Researchers at the Canada-Manitoba Crop Diversification Centre (CMCDC) are looking for ideas that would lessen the labour of removing green potato vines in the fall, as Alexis Stockford reports for Manitoba Co-operator.
The practice is pitched as a control measure against pathogens such as black dot, verticillium wilt, early blight and other diseases that carry over in potato crop residue.
A combination of vine removal and rotation could lessen reliance on chemical control products, but in practice, the interruption to work-flow makes it a difficult proposition. Zachary Frederick, applied potato research agronomist at the diversification centre near Carberry, said removal lowers disease pressure. Combined with rotation, many of those diseases can be kept at bay.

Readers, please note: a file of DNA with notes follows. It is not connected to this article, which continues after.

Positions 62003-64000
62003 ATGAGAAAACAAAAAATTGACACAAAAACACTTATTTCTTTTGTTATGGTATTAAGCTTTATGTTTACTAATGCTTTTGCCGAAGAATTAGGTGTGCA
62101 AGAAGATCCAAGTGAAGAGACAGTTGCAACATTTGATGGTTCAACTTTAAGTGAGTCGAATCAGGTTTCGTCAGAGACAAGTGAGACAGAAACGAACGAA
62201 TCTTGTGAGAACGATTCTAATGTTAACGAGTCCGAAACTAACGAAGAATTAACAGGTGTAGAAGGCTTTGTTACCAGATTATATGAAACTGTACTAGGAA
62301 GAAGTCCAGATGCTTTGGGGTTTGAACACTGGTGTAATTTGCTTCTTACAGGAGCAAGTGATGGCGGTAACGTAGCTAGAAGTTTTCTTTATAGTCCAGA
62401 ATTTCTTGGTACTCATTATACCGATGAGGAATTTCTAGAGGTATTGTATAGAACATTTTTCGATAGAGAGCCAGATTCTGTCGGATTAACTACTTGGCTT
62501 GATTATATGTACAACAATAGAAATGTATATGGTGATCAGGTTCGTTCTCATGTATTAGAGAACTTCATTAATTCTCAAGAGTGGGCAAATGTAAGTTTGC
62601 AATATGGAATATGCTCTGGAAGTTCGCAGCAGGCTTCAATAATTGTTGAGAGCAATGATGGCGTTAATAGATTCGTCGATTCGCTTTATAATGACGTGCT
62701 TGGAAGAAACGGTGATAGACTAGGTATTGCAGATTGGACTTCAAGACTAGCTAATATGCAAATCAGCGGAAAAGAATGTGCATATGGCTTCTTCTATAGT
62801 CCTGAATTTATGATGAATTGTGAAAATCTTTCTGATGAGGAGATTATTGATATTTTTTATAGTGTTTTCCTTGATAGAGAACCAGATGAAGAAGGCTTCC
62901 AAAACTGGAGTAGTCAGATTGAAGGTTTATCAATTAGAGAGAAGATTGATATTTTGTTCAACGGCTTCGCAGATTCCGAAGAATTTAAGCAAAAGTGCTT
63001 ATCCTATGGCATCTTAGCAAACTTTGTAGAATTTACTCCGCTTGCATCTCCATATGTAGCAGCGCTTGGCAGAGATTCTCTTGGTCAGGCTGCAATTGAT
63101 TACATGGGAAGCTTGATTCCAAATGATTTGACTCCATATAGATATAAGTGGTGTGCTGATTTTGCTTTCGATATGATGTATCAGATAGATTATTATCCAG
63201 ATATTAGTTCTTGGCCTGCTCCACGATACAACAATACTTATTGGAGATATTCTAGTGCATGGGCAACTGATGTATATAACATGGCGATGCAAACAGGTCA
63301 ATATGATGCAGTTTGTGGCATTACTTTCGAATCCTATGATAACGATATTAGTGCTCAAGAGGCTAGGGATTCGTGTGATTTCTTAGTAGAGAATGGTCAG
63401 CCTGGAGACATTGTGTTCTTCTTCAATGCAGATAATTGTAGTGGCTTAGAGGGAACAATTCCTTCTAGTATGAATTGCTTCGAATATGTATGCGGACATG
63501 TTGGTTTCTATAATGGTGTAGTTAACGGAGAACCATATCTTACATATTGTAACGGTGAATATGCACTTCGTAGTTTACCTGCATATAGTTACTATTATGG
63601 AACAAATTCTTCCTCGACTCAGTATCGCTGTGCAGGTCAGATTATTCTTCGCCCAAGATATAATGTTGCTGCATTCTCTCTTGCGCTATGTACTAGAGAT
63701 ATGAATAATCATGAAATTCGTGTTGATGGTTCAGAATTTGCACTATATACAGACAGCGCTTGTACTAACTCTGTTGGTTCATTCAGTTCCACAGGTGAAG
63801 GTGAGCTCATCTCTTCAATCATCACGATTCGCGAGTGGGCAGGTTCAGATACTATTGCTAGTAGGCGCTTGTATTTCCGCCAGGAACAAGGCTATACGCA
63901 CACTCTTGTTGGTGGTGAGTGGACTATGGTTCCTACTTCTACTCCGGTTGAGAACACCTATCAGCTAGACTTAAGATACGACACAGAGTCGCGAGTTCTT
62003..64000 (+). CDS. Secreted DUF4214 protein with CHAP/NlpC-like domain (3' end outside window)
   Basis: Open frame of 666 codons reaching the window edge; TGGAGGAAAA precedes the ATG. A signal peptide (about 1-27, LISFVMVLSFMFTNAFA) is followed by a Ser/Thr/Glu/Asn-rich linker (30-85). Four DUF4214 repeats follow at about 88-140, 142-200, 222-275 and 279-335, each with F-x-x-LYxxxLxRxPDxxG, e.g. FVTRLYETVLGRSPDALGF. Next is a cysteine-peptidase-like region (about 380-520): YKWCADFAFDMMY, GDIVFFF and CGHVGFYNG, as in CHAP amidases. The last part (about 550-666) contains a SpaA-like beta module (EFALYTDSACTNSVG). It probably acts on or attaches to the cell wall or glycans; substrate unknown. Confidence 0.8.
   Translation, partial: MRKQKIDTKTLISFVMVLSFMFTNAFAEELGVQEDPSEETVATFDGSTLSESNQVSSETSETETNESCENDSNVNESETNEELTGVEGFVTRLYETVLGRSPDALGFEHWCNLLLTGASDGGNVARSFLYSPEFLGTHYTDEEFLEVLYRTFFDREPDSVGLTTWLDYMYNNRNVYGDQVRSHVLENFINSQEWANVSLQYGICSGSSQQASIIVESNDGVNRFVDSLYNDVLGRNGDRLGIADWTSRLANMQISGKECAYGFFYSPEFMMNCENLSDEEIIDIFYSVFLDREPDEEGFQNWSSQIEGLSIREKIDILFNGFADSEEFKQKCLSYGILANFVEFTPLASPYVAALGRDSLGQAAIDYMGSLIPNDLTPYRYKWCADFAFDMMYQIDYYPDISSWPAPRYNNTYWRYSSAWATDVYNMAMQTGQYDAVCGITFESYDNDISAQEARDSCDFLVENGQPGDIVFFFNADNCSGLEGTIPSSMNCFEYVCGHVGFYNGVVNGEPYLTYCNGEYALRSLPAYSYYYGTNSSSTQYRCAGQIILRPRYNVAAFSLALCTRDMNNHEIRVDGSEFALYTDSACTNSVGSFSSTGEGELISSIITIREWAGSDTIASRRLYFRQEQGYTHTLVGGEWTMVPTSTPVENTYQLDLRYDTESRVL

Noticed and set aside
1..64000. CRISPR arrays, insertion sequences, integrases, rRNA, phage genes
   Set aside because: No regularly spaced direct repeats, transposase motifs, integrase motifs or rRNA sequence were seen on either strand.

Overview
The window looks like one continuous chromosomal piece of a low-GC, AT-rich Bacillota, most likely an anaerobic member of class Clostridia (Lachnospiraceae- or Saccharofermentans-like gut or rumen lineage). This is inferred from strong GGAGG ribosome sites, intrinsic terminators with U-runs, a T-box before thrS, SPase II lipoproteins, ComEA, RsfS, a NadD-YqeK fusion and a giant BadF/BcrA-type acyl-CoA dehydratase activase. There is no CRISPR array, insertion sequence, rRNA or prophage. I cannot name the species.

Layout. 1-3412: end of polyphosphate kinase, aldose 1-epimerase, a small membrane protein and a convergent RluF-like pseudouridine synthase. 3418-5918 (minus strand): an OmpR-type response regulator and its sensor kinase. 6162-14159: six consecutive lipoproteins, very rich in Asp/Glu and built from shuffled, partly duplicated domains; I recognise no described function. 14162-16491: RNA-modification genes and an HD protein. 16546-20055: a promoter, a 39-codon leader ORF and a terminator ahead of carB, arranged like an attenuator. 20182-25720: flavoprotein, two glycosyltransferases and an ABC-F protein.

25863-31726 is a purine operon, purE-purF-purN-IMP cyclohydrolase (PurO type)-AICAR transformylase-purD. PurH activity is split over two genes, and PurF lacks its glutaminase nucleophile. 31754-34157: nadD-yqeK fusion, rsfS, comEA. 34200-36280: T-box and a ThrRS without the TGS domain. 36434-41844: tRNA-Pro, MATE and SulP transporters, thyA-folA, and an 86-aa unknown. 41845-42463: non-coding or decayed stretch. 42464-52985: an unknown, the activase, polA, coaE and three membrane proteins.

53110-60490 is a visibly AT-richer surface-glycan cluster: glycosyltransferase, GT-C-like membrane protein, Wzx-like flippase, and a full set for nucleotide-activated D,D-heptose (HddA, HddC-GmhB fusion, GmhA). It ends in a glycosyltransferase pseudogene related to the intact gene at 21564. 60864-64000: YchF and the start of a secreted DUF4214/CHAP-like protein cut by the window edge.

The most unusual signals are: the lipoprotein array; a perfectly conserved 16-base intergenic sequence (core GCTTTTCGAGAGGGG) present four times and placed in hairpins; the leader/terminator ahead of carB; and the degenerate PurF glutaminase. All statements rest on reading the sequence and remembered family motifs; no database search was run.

“A lot of these fungi require the vine to break down to return the inoculum to the soil, especially verticillium and black dot. (They’re) poor competitors with other fungi, so they get squatter’s rights by infecting the plant early in the season, colonizing it while it’s healthy and alive, and then they kill the plant and grow their micro-sclerotia before the other fungi,” he said.
Source: Manitoba Co-operator. Read the full story and watch a video here
Photo: Attendees of a Canada-Manitoba Crop Diversification Centre field day in August learn to diagnose early symptoms of black dot. Credit Alexis Stockford via Manitoba Co-operator